At 56 years old, most people are considering slowing down or even retiring altogether. For Cliff Anderson though, it seemed the perfect time to start a new career as a wind technician! Fast forward 14 years and today you can still find Cliff regularly climbing 300+ foot towers, sometimes several times a day. Today at 70 years old, Cliff is our oldest wind tech, still actively climbing and proof that age really is just a number.
How it began
Cliff was living in Atlantic City, New Jersey in 2008 and working as a stage hand, traveling the world setting up for acts like Beyonce, U2, Kiss, The Black Keys, and other mega bands. It was challenging work which often led to being overseas for 3-4 months at a time, and Cliff was ready for a change. That’s when a friend mentioned there was a job opportunity to work on wind turbines at a site nearby in New Jersey.
He walked across the street to apply, and, after successfully climbing the tower and demonstrating that he was not afraid of heights, he was hired on the spot.
Cliff spent the next year working there, learning the business from the ground up. He was then given the opportunity to attend training courses at the GE Renewable Energy Learning Center in Schenectady, New York and was soon expanding his skills and ready to take assignments on the road, once again resuming his passion for travel.
Challenges and Rewards of the Job
Cliff says that he has always loved to travel and so one of the motivating factors in taking the Wind Tech job was that opportunity it gave him to travel across the country. His job as a stage hand allowed him to see the world, but within the US, he had never been away from the East coast. After 14 years with the Company, Cliff is now proud to say: ‘I’ve been to every state in the US that has wind turbines except for Hawaii and Alaska.” That ability to see the country is one of his favorite perks of the job and working for FieldCore.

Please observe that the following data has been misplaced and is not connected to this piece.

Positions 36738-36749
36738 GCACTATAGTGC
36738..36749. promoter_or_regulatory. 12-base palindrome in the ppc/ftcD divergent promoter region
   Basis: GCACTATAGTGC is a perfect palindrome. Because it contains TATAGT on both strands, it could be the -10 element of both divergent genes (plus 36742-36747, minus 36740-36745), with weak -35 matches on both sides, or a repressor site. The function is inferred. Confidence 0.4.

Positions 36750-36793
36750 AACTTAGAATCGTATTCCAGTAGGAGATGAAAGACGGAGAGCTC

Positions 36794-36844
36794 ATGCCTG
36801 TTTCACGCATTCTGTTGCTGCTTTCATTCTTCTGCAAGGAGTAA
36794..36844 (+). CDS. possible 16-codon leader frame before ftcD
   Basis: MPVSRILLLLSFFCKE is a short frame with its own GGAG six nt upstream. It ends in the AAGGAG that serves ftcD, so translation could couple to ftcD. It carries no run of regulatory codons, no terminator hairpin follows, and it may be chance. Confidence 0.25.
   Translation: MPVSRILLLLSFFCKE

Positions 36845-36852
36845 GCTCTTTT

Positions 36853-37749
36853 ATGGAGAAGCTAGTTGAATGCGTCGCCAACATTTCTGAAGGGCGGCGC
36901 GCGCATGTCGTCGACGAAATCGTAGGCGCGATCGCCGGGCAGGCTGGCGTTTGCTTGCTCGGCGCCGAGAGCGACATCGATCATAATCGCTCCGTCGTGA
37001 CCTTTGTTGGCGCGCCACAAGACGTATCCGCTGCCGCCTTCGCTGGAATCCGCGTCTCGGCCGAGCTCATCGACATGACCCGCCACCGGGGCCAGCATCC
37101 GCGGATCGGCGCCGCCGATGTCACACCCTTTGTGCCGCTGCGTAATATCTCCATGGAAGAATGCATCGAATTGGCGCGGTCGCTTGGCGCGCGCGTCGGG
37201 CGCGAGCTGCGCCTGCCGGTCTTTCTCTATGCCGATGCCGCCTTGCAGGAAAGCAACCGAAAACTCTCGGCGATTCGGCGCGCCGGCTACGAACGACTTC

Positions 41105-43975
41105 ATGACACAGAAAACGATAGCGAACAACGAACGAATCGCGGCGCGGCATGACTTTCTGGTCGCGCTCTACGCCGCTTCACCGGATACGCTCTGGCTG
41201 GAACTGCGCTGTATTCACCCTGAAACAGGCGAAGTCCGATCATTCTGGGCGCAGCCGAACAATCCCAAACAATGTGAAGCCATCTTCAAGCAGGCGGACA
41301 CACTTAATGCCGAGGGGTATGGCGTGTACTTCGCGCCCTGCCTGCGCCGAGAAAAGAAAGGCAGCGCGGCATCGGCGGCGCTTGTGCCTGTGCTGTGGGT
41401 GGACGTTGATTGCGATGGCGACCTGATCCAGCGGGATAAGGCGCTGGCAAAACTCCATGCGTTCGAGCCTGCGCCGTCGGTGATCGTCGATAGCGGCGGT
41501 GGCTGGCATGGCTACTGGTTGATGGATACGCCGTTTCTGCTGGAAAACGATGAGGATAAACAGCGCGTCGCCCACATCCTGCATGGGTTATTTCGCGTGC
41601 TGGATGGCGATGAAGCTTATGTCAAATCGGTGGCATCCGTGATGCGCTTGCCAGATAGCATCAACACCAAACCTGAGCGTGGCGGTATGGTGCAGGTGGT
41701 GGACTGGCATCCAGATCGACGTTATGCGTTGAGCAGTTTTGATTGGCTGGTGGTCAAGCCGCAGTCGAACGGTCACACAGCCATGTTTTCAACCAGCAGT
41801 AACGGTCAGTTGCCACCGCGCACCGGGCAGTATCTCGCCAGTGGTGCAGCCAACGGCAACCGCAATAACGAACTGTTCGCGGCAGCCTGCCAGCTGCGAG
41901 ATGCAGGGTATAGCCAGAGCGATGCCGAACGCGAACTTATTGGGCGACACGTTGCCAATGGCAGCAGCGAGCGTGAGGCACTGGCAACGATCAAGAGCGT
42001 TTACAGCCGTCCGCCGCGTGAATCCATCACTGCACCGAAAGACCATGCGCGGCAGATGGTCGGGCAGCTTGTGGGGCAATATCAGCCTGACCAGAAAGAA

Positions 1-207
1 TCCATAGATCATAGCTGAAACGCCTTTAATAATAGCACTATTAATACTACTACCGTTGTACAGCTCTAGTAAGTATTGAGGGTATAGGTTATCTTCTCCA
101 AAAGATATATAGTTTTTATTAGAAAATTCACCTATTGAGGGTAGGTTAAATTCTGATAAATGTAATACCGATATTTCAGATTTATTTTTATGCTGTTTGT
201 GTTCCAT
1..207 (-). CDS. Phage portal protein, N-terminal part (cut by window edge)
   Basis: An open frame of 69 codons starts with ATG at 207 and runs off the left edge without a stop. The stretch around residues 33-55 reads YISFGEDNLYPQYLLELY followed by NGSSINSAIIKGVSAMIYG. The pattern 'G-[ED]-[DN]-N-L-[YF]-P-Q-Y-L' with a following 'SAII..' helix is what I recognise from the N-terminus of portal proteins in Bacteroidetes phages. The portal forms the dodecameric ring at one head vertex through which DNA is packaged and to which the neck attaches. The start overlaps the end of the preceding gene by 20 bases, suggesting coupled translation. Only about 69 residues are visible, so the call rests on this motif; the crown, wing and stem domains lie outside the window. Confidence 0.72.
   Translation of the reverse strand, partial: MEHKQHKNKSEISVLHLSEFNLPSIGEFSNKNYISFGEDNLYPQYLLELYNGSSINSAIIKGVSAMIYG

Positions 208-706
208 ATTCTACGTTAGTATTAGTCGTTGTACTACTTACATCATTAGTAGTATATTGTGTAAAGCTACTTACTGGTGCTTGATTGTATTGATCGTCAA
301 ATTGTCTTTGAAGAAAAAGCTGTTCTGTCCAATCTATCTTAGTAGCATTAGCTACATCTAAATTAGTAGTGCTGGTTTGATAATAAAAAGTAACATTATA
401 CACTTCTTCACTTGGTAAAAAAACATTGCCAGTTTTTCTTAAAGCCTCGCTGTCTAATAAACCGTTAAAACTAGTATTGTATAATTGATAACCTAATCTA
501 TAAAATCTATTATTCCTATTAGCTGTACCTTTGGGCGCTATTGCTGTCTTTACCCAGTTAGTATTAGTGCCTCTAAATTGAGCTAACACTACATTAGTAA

In the early days, Cliff says that most of his training was on the job and hands-on. “For one of my first assignments, I was lucky enough to be on a team of guys who had been around quite a bit. They showed me the ropes and taught me a lot.” Now, it’s Cliff’s turn to repay that education to new Wind Techs who are coming up in his footsteps.
When he’s working with new techs, it’s important for him to try to give them the benefit of all the experience he has learned over the years. “I point out things, ask them questions like how it works, what they think needs to happen, etc. Mentoring is an important part of the job.”
“I can think of five new hires that I worked with who are now leads or managers,” he says proudly. “One of them put his harness on backwards the first time I took him up – now he’s an engineer with the company.”
“Everything takes teamwork’ he says. ‘Someone needs to be watching out for the weather for example. We have to work together and check in with each other regularly.” That’s one reason FieldCore began the Peer Check system to encourage and remind employees to buddy up and look out for their teammates.
When he considers the advice he’d give to younger Wind Techs, Cliff says it’s important for anyone to take ownership of their own career. “If you want to learn something new or take a training class, raise your hand and let your manager know. FieldCore has lots of opportunities for employees to move around and take on new jobs and learn new skills, you just have to put it out there and let people know.” Throughout his long career, he says, that is his only regret; that he didn’t take his own advice more often.
Despite that regret, Cliff credits FieldCore and the opportunities it has provided him for the positive direction in his life. He notes that as a kid, this is someplace he never thought he’d be. Growing up on the streets of Harlem, he struggled with addiction but now says proudly that having purpose and direction in his life has led to him being clean and sober for more than 26 years!
‘It’s been a great ride, very enlightening, educational and rewarding for me because I love to travel, meet new people, see different things, experience life as much as a I can,” he says. “FieldCore has afforded me that.’